June 3rd – Insta inspo, hoopla and bts

Insta follow round up!



If you’re using a heavier fabric, this likely won’t be an issue very often, but when using delicate sheer fabrics like tulle, silk, and especially organza, a well fit hoop is pretty crucial for keeping things straight with the grain and getting a good uniform tension. Masking tape is your friend. I pretty much tape up all my hoops straight out of the gate (and if you don’t, sanding your wooden hoops is a pretty wise idea to avoid snags from splinters).

Taping  definitely helps hold fabric better, regardless of what your hoop is made of. Hold your hoop up to the light to see if there are any really obvious gaps. The real problem areas are sneakier. You’ll probably have to stretch your fabric into the hoop before you notice the areas that are slipping back and throwing your pattern/grain off. You can see I had this issue with the fine tulle I was using for my beading this week (3rd image). I had already taped up my hoop, but there was a problem area near the top, and it just kept sliding back, no matter how tight I cranked the screw. So I marked the hoop with a centre point (lined up under the screw), and then marked out where the problem area was. I taped off an extra layer between the marks. Voila! My fabric had uniform tension all the way around with no slippage.

Sneak peek of what I’m working on this week

I chose a non-traditional lace that has a bit of a coral/underwatery theme (mermaid all day erryday). I tea dyed the lace (and all the other fabrics) to match the original fabrics in the gown. I am using tambour, appliqué, and hand-made tulle flowers to create a cascading texture that flows down the down into the skirt. I’ve been asked for a lesson on these flowers, so I’ll think about where to incorporate them, either in one of the classes or maybe a special tutorial. They’re a bit time consuming but the effect is lovely. You can see the effect used here, too. 

May 27th – Sequin, sequins, sequins!

Image round up deluxe!

Sustainable Sequins

So, despite the deep love we have for them, the uncomfortable truth is that sequins aren’t real great for the environment. However, there are some things we can do to enjoy our sparkle while being conscientious of the environment. For one, purchasing with intention is a great start. Rachel Clowes’ masters thesis found that sequins are usually on special occasion pieces, and that those pieces only get worn 2-3 times before languishing in the backs of closets – and then eventually ending up in a landfill. There are a lot of ways around this – investing in pieces we really love, and will wear frequently with love. Renting special occasion frocks from places like The Fitzroy  or Bell Street is a really great option  if you need a beautiful sparkly gown for just one night.

The aforementioned Rachel Clowes’ findings prompted her to launch The Sustainable Sequin Company. They cut custom recycled sequins, and they are working on a bio sequin that is biodegradable. I use a lot of recycled sequins. There are so many off-cuts when designers work with pre-sequinned fabric, and I keep alllllllll of mine. It’s a little tedious to clip them all off, but just snip away while bingeing netflix shows and you’ll divert loads of plastic from a landfill, and have a lovely pile of sparkly embellishments to incorporate into a new project!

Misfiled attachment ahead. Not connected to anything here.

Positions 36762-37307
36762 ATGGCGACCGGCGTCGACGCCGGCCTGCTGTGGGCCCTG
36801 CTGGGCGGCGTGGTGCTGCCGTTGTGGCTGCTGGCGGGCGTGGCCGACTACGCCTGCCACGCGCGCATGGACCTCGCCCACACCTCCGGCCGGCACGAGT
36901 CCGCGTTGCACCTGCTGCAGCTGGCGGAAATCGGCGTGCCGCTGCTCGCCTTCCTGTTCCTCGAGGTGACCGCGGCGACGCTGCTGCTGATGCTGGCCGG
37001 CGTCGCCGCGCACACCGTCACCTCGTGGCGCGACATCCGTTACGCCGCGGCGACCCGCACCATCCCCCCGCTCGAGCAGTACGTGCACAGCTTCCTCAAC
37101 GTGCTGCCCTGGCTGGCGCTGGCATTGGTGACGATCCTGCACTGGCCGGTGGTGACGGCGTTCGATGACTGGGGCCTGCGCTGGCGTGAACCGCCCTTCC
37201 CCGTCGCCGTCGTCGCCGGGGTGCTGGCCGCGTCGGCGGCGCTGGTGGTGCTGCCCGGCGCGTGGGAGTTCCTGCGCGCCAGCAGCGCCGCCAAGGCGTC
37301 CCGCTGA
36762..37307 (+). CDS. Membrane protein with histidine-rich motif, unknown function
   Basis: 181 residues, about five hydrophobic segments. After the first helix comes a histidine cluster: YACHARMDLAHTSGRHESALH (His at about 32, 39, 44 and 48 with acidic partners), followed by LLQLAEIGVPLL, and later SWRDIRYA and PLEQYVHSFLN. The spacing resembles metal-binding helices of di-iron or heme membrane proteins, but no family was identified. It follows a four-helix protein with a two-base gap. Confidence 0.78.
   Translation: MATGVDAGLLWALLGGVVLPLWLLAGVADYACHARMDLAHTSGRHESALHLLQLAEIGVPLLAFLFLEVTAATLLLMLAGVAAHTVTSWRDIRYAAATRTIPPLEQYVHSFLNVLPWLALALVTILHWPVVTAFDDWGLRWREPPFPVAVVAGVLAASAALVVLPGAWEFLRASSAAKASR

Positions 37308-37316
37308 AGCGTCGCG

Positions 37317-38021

Where To Buy: Sequins!

Soo Ling Beads – 1162 Dundas Street East
Michaels – very limited range. Last time I was at the one on Richmond and John, they had a lot more than the selection at the one in Hamilton.
Fabricland – very limited selection.

Ottawa Street has a great collection of fabric and notion shops.
Sussman’s – 330 Ottawa Street North. Some of you remember Mimi well – she left Queen Street West a couple years ago for the more accessible rent on Ottawa Street in Hamilton. She has a great selection of alllllll kinds of things, including sequins. Since ZH shut down, she now has the widest variety of unique and interesting sequins in a IRL shop that I frequent. She also sells online, but she has a lot more available in-store than are listed in her online shop.
Nova Sew – 289 Ottawa Street North. They sell their sequins by the spoonful, which is pretty adorable.

Alright, for the rest of us who aren’t lucky enough to live just off Ottawa Street and work near Queen, Ali Express and Etsy are the places to look for good sequins.

ZH  – This is my fave Toronto sequin shop that just closed 😢  (I’m clearly not over it, I’m really sick of my fave shops being forced to close because of f&^king condos.) ANYWAY, they are currently in the process of listing all of their sequins on their Etsy, and as soon as they do, I’ll let you know. They know you are waiting.
Michaels Sequin Store – AliExpress has a brilliant range of interesting sequins. The downside of ordering online in this way is that the shipping times can really take forever, but there is usually an option to expedite delivery at least a bit.

Materials needed for today’s tutorial are pretty straight-forward. Seed beads, thread, beading needles, and snips.


May 13th – Inspo and texture tutorial

Click to see Hermione DePaula’s instagram post that made me all fringe-happy

The tiny tutorial vid for creating that kind of texture in your flowers…or whatever you’re beading. Skulls, cats, what have you. This is my first pubic tutorial, so feel free to send me your feedback. Excited to see what you make! If you try this, I’d love to see your results!